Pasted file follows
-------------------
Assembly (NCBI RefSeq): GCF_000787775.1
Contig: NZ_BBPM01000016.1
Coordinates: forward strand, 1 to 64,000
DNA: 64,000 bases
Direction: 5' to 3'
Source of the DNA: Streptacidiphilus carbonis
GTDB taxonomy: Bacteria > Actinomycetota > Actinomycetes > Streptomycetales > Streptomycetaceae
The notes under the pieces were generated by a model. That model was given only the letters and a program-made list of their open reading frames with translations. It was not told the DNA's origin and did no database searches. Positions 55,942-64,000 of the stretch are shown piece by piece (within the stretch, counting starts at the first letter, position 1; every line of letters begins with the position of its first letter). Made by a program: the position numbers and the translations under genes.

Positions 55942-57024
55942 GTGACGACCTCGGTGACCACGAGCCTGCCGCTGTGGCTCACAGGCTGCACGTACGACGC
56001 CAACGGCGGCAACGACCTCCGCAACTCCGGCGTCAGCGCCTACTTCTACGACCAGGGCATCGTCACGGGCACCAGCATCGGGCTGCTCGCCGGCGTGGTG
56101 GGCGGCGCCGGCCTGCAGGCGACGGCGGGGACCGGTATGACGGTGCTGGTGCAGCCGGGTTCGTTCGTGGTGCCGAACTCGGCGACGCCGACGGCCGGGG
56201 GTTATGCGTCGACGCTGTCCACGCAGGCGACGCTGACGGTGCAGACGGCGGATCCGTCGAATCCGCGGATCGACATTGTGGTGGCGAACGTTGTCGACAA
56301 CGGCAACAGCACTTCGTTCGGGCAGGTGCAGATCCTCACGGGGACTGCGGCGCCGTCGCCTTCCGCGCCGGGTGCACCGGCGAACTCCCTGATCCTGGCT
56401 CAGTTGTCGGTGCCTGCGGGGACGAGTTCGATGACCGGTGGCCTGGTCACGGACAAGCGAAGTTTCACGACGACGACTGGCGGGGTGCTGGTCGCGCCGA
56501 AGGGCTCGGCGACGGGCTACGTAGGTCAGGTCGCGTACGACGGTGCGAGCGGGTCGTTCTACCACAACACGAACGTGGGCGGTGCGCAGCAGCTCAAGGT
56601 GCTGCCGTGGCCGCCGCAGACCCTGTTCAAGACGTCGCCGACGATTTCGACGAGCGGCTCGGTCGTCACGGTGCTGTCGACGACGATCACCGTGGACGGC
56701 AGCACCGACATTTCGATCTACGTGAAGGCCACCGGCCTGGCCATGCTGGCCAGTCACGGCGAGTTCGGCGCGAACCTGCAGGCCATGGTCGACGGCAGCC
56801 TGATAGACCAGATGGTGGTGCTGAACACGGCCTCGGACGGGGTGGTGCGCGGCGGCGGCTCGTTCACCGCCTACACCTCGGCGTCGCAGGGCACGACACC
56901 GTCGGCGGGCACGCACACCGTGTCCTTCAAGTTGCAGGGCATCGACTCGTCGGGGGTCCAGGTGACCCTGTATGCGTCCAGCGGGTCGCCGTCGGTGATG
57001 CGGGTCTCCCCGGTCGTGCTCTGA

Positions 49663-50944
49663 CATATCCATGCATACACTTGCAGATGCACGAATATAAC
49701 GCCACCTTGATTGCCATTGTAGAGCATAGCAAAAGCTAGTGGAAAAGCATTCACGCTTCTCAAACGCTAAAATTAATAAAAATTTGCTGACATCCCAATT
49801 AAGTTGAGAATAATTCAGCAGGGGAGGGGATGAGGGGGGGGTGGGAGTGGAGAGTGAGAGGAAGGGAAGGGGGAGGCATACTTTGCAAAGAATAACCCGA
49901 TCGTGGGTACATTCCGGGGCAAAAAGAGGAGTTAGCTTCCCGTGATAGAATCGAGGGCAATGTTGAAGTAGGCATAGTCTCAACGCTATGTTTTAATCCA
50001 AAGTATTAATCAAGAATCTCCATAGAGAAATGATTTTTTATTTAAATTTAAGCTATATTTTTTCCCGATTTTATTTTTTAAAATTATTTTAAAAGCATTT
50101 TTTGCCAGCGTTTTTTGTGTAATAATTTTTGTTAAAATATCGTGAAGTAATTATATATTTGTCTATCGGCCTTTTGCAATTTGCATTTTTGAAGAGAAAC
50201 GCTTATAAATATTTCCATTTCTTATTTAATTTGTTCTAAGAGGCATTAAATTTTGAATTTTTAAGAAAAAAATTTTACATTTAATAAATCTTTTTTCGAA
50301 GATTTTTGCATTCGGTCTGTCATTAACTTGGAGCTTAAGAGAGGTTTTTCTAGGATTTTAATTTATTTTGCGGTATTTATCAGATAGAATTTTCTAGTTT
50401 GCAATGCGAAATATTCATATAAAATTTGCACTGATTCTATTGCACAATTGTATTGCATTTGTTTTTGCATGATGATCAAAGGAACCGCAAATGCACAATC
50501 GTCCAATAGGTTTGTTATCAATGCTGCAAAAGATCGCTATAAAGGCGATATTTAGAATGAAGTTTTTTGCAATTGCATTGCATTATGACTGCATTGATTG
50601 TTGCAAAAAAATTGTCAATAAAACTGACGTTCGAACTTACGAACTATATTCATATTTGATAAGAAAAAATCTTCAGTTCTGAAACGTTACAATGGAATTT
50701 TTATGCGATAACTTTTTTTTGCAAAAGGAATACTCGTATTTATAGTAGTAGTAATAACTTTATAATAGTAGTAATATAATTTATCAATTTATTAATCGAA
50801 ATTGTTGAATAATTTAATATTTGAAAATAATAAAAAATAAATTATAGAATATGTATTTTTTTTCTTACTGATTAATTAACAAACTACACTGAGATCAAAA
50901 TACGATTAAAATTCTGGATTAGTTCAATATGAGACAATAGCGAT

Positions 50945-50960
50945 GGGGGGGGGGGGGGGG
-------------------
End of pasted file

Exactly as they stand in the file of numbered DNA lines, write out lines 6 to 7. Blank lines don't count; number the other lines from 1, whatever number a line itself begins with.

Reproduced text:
Source of the DNA: Streptacidiphilus carbonis
GTDB taxonomy: Bacteria > Actinomycetota > Actinomycetes > Streptomycetales > Streptomycetaceae